FILLIS, JOHN, businessman and office-holder; b. c. 1724 in Boston, Massachusetts, son of John Fillis; d. 16 July 1792 in Halifax, Nova Scotia.
The son of a prosperous carter in Boston, John Fillis came to Nova Scotia around 1751. Apparently possessed of considerable capital, he founded a thriving shipping business in Halifax, and at the outbreak of the American revolution he had a branch in Boston. Payment of a guinea a month for the support of the poor had enabled Fillis to obtain a licence to sell liquor in Halifax, and in 1752 he established a distillery. He and Joshua Mauger enjoyed a monopoly of the wholesale rum trade in the province and frequently acted together to protect their common interest. In 1767, for example, when Governor Lord William Campbell supported a bill to lower the impost and raise the excise duty on spirits, Fillis and Mauger’s agent, John Butler, protested to the Board of Trade and were supported in London by Mauger and other British merchants interested in Nova Scotia. Campbell was soon ordered to restore the old rate of duty. The demand for rum resulting from the large-scale immigration to the province from Europe, Great Britain, and New England in the three decades after the founding of Halifax meant wealth for both Fillis and Mauger. Like many Nova Scotians Fillis invested heavily in land, and he came to own properties in Halifax, Grand Pré, Cornwallis, Horton (Wolfville region), Granville, and what is now Bridgetown. At the time of his death his estate was valued at nearly £30,000.
Fillis’ high standing in the community won him a seat in the first House of Assembly in 1758. Ten years later he succeeded Benjamin Gerrish as a member for Halifax County, a seat he held until 1770. In the fifth assembly (1770–85) he replaced Richard Gibbons as the representative for Barrington Township, and in 1784 he was offered the position of speaker, an honour he refused. From 1785 until his death he represented Halifax Township. He seems to have played an active role in the Halifax community. He was appointed a justice of the peace in 1771 and was a prominent member of Mather’s (St Matthew’s) Church.
The increasingly strained relations between Britain and the American colonies in the 1760s and 1770s created a dilemma for Fillis as for many other New Englanders in Nova Scotia. In the summer of 1774 the Council recommended that Fillis and William Smith, a fellow merchant and jp, be stripped of their offices for having protested the landing of East India Company tea in Halifax. The two men were also linked to another rebellious act, the burning of some hay intended for the British forces at Boston. Stories of their revolutionary tendencies were circulated by rebels in New England and eventually reached the ears of Lieutenant-General Thomas Gage. Alarmed, Fillis and Smith appealed to the assembly in June 1775 to clear their names, and a resolution attesting to their loyalty was passed by the house that month. Partly to regain his position in the province Fillis became a leader in the assembly’s successful campaign in 1775–76 to have Governor Francis Legge removed. The fact that Fillis had been named a defaulter by the committee appointed by Legge to examine the provincial accounts may also explain his activities against the governor.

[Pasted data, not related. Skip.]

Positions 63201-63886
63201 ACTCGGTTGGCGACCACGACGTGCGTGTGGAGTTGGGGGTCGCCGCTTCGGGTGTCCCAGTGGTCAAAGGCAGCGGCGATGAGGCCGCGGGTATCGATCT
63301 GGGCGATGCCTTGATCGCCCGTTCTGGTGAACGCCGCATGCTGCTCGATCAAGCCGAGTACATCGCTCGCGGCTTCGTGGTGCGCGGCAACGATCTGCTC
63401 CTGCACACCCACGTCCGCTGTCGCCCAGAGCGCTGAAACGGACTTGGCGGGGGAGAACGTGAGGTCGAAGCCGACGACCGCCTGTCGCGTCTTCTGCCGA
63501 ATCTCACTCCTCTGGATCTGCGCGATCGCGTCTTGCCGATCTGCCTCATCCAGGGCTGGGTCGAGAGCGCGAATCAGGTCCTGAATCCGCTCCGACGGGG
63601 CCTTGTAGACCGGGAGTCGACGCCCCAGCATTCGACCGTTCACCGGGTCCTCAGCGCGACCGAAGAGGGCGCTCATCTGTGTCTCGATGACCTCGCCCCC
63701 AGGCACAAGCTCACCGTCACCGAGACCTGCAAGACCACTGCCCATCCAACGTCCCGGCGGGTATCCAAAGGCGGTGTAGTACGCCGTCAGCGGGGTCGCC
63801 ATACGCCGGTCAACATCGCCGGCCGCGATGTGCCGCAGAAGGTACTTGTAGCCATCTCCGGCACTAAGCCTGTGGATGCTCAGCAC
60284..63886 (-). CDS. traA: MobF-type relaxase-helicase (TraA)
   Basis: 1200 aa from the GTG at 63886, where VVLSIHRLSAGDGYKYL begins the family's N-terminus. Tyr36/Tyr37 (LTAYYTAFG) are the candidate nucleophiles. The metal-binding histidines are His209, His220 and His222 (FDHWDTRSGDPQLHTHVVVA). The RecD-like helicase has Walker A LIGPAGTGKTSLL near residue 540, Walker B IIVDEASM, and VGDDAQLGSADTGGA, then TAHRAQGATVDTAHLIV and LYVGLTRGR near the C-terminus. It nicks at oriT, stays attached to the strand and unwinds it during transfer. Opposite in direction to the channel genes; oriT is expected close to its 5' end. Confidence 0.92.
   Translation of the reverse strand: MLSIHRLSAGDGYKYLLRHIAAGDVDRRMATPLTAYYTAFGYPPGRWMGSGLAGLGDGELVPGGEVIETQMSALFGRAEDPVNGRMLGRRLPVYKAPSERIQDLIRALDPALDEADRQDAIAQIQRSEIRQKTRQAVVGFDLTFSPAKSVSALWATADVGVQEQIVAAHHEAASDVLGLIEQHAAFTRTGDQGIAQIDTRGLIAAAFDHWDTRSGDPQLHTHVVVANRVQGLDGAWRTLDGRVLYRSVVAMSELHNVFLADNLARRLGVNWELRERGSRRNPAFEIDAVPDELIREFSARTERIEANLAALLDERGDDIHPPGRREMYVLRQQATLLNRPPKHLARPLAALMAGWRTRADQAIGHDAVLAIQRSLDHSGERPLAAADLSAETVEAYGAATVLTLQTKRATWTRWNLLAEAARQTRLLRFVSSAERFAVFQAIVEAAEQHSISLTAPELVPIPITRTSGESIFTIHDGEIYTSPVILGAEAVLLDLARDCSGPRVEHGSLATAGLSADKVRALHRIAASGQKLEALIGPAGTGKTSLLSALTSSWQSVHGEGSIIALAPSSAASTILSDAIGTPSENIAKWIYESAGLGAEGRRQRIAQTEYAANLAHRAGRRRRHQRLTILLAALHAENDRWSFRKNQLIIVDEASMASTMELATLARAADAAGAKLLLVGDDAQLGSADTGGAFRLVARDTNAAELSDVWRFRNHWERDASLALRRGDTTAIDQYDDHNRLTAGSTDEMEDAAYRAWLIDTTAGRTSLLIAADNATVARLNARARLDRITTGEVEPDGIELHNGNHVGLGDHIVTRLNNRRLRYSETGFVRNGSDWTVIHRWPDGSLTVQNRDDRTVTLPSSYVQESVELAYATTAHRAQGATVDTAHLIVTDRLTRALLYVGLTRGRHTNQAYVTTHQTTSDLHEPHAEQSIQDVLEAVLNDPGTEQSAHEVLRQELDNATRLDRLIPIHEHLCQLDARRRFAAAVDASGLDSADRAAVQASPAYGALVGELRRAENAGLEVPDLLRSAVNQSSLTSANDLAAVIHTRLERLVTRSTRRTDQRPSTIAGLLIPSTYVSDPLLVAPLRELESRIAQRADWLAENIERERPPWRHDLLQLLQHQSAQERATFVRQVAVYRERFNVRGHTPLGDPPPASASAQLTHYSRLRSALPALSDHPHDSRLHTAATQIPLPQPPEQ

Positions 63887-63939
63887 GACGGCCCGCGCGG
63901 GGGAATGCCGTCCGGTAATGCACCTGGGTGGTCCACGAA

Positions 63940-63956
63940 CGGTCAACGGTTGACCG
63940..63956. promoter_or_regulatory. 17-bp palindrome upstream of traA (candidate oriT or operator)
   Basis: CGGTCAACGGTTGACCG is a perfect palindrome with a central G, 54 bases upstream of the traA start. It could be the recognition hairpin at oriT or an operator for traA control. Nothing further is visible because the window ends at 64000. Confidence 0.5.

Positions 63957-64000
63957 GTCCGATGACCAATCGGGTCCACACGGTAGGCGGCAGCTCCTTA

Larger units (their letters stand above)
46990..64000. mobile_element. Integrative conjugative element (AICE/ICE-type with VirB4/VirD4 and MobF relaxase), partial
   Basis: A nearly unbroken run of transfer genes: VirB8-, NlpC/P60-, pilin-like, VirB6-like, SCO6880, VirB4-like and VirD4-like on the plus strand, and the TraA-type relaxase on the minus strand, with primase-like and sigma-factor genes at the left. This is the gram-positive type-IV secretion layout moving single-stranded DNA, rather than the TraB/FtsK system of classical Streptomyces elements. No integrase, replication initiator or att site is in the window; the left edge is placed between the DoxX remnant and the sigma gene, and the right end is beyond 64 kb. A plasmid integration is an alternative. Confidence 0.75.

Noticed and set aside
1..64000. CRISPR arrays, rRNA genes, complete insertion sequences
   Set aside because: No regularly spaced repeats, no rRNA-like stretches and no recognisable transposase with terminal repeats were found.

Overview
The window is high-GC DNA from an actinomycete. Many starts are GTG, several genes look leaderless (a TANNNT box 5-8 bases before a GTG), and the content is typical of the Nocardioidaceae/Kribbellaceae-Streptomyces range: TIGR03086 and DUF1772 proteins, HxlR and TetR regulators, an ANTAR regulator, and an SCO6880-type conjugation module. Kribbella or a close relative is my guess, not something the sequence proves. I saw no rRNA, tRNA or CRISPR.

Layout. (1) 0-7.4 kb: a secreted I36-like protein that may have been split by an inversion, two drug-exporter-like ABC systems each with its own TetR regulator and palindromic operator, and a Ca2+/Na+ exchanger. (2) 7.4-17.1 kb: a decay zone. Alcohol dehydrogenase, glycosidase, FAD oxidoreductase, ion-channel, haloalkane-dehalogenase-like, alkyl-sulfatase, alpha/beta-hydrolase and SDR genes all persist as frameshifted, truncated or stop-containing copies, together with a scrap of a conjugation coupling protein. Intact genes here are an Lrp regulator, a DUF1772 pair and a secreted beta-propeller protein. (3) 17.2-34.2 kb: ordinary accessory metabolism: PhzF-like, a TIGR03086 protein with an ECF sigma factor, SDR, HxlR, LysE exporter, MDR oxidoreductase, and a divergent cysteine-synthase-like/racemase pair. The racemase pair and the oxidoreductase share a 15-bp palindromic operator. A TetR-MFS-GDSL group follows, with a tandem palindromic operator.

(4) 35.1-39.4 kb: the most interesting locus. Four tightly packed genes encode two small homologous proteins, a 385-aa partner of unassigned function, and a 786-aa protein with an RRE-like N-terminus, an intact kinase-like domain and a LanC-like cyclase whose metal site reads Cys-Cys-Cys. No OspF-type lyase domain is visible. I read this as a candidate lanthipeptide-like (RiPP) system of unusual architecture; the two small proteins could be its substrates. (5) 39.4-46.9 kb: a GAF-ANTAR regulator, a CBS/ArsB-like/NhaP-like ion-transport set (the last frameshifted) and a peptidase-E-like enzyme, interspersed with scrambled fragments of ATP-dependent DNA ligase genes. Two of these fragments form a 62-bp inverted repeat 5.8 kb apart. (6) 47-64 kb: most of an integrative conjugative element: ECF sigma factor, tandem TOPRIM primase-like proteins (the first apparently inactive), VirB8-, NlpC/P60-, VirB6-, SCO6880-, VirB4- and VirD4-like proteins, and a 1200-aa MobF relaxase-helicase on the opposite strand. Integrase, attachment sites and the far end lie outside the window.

A dissenter, landowner, merchant, and politician, Fillis was one of the most vigorous of the New England transplants that rooted themselves so firmly in Nova Scotian soil. He was twice married: first to Elizabeth Stoddard on 24 Dec. 1747 in Boston, and secondly to Sarah Cleveland, née Rudduck, on 19 Oct. 1756 in Halifax. He seems to have had ten children, four of whom probably died young. His son John became a substantial merchant in Halifax.
PANS, ms file, Fillis family docs.; MG 9, nos. 1, 4, 109. PRO, CO 217/22. St Paul’s Anglican Church (Halifax), Registers of baptisms, burials, and marriages. Royal Gazette and the Nova-Scotia Advertiser (Halifax), 17 July 1792. Directory of N.S. MLAs. Brebner, Neutral Yankees. Acadian Recorder (Halifax), 29 May 1926. “A merchant of the early days of Halifax . . . ,” Maritime Merchant (Halifax), XLIV (1935–36), no. 19, 49, 86. J. F. Smith, “John Fillis, MLA,” Nova Scotia Hist. Quarterly (Halifax), 1 (1971), 307–23. Yarmouth Herald (Yarmouth, N.S.), 8 May 1928.